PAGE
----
Thomas Monks

Country of origin: United Kingdom

UK Government Operational Research Service (GORS)

Before coming to Lancaster, Thomas graduated from Staffordshire University with a degree in Computing with Applicable Mathematics. Because of his very good performance on this degree, he was awarded a prestigious scholarship by the Engineering and Physical Sciences Research Council (EPSRC).

During his year on the MSc, he was runner up for the Operational Research Society's 'May Hicks Award' for the best MSc project in 2006. He also won Lancaster's 'Simpson Prize'.


I first became interested in Operational Research back in 2003 during my computer science and maths degree at Staffordshire University. This was through a set of modules that looked at some classic OR techniques such as linear programming and queuing theory. In fact after a recommendation from a lecturer I was extremely close to applying to the MSc directly from undergraduate studies.

Before I could do this, though, I was offered a job working as programmer. This I did in various guises for the next two years before deciding that my career would benefit greatly from returning to university and developing my analytical skills. The MSc in Operational Research at Lancaster was the perfect course for meeting my aims.


There is a lot more to management science than linear programming and queuing theory. A solid understanding of management science and the wide range of techniques that go along with it are built up in the first two semesters. There were many highlights from this section of the course. These ranged from sitting at my computer racking my brains about Lagrange multipliers and tabu search algorithms for my heuristics project, to researching and debating the future of UK energy, to standing in JJB sports for three days collecting data on service times for my groups’ simulation project.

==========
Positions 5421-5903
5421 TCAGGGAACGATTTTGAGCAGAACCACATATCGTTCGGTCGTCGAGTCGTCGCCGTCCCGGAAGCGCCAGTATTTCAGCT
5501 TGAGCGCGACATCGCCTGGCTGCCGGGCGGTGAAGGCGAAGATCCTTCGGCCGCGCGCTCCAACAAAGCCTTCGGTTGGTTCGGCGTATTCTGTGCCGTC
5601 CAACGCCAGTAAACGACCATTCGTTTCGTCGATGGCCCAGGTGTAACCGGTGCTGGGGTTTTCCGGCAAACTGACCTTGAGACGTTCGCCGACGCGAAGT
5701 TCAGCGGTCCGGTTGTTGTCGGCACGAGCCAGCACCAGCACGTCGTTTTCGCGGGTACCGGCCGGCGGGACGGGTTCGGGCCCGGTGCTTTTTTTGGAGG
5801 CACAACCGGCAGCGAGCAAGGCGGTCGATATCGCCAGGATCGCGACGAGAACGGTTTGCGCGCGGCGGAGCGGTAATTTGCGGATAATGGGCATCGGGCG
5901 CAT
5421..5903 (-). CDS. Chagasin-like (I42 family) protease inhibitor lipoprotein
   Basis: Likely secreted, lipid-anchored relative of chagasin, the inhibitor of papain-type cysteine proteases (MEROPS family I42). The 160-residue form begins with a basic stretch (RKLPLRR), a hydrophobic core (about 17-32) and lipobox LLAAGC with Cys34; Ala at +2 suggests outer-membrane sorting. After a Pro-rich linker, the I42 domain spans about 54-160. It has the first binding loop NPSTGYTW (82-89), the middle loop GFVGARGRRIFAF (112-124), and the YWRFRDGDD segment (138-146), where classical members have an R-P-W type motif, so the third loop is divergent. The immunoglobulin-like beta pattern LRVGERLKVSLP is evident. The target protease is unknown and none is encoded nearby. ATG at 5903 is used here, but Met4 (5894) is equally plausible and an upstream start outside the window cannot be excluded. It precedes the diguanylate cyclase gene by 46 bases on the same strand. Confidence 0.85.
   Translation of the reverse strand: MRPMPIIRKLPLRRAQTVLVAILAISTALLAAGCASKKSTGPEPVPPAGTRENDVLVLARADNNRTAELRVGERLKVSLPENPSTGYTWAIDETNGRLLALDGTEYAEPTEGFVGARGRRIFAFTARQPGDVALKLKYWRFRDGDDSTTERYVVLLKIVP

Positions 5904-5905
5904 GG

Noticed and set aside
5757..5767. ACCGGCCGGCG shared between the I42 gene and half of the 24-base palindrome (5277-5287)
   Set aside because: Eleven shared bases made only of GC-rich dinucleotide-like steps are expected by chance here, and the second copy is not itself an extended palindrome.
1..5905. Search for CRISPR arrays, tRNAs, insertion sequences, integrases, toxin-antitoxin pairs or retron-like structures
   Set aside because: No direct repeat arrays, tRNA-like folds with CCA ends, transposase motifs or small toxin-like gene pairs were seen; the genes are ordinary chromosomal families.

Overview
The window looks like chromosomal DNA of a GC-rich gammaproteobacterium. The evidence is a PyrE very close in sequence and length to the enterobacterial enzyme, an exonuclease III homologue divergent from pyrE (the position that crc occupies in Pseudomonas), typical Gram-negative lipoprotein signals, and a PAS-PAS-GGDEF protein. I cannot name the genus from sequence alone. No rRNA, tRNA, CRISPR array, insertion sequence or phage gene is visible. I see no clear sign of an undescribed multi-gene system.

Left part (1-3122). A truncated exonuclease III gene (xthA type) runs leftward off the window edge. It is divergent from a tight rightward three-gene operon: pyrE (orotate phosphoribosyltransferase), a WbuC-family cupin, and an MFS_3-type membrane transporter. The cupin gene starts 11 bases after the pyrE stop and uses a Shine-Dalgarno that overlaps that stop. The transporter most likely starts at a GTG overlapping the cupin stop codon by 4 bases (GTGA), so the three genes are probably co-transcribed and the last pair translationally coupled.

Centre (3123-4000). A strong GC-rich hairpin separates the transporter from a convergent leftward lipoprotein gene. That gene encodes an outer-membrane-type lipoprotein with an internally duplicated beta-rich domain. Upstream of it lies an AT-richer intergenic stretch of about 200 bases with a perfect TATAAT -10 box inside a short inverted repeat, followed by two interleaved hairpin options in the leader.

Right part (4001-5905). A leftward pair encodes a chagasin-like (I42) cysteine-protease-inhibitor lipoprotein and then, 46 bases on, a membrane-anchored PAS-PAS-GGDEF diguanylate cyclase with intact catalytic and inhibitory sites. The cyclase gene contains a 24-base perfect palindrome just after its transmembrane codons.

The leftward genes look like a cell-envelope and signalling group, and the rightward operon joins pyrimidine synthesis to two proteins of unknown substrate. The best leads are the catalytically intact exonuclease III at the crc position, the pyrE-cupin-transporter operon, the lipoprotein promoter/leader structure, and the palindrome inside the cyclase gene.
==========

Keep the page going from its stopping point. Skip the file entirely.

Summer project

I wouldn’t do the course justice without discussing the four-month summer project. I worked with another student for a client within the food manufacturing industry. Some of the OR techniques that we used were the Balanced Scorecard, facilitation, Soft Systems Methodology as well as some statistical data analysis. The course prepared us extremely well for the project work and the academic supervision process provides valuable feedback along the way. Again there were many highlights, the one sticks in my mind though is actually working on a food packing line for sausage rolls to help assess some problems with it!

Job prospects

Judging by the number of my friends who got jobs quickly it is clear that employers highly value the MSc. Companies that were keen to take on graduates were Tesco, Barclaycard, DSTL, BA, Capgemini and several more. Currently I am working for the Government Operational Research Service (GORS).

Other students (and lecturers)

Last but not least, I think it’s important to mention that I made a group of extremely good friends on the course. I am still in contact with them and hope to do so for the imminent future. The course takes on around 45 students and through the early group work people get to know each other very quickly. I think the friendly atmosphere on the course with both the other students and the lecturers contributes to its success.

Applying for the MSc in OR at Lancaster is one of the best decisions I have made. I would highly recommend the MSc.